You know the feeling—you write a great piece of content, you know it has the potential for a bunch of social shares, and you know an editor is going to love it. All writers love when this happens, but there is nothing like having nowhere to place this article to kill your spirit. Unfortunately, this is actually a very common occurrence in the world of freelance writing. It can be tough to blindly search the Internet for blogs that accept guest posts, so sometimes finding a home for an article becomes more stressful than exciting.
If you’re finding that you can’t seem to connect with the right type of blogs, don’t sweat it. It takes a while to really get a feel for the blogging world, and once you form a few connections and understand how to find great sites that accept guest posts, it will play out like a domino effect. Consider some of the ways you can tip that first domino:
Top 3 Ways to Finding Sites That Allow Guest Posts
1. Blog Rolls – This is my favorite way to find a place to guest post. A blog roll is a list of blogs that another blog enjoys, and more often than not these blogs allow guest posts. They are generally similar in nature to the blog where the blog roll appears, so it’s a quick and easy way of finding new places to write that are in your niche.
2. Google Alerts – This is not the easiest way to find high quality sites, but it is easy and can absolutely turn up a few sites. I have set up Google alerts for terms such as “guest contributor” and “guest post” to see where new guest posts have been posted. Although many of these are not in my niche, it is an extremely easy way to get good sites right in your inbox; even if it is only every once-and-a-while.
3. Twitter – I find a good majority of the sites I write for on Twitter. This works great because you are typically connecting with people in your niche, these people often have a company or personal blog, and they are interested in you and what you have to say. This makes for the perfect guest posting recipe. Each time I connect with someone I check out his/her website, and I also always check out the Twitter accounts of the “You might also want to follow” people that pop up when I connect with someone. Below is a screenshot of what this looks like:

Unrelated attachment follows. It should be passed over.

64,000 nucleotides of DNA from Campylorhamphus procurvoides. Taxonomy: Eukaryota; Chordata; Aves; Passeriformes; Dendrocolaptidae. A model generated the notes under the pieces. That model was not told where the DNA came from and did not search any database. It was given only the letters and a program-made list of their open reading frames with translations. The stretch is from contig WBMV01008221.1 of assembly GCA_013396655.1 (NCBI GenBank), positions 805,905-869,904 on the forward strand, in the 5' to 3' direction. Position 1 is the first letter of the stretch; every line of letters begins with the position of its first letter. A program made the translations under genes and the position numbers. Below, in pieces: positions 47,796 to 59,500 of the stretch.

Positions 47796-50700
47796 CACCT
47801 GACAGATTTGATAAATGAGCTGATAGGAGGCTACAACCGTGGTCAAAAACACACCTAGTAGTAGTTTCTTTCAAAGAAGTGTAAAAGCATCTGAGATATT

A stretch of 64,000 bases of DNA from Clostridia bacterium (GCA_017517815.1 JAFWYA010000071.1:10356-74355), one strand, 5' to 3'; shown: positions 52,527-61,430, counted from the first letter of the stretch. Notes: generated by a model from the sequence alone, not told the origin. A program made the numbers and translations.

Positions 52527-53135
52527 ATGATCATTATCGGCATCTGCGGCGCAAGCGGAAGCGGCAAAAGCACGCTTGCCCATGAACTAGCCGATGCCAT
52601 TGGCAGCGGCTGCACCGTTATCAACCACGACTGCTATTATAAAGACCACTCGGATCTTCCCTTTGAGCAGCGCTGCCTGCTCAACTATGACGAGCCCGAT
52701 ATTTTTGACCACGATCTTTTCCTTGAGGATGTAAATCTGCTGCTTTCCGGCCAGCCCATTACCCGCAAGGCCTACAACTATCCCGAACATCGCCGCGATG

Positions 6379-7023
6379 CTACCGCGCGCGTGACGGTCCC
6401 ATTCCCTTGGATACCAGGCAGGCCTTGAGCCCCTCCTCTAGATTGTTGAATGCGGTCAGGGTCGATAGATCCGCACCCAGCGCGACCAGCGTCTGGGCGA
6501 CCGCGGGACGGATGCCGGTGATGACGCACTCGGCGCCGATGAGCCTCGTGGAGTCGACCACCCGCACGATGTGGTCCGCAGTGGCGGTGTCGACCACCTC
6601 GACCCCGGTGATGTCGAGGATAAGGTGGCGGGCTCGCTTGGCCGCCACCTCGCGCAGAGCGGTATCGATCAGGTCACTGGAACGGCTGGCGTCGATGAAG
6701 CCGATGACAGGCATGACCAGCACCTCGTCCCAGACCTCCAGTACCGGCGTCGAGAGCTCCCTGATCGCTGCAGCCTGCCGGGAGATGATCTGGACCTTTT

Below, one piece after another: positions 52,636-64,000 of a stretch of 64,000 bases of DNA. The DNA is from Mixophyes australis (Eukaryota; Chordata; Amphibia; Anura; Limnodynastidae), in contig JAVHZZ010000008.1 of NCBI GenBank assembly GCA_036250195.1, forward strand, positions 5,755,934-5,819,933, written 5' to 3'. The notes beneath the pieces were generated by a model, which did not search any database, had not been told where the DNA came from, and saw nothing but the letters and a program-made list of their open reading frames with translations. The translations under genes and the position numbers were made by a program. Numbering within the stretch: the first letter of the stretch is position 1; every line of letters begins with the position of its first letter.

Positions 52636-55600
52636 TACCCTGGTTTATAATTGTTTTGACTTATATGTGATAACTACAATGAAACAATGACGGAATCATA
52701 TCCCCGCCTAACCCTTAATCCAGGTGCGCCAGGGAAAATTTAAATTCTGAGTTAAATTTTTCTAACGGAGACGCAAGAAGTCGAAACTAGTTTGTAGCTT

It is important to remember that it will take time before you know where to look to find places to guest post. I recommend trying to find the website before writing an article so that you can tailor your article exactly to the needs of that website. This will make it easier to find a website that works for you because you won’t have an article that you have to try and “fit” somewhere.
How do you find sites that allow guest posts? Do you find that any of your strategies work better than some of the ones discussed above?
Photo Credit: ideachampions.com
Amanda DiSilvestro is a writer on topics ranging from social media to phone systems. She writes for an online resource that gives advice on topics including payroll processing to small businesses and entrepreneurs for Resource Nation.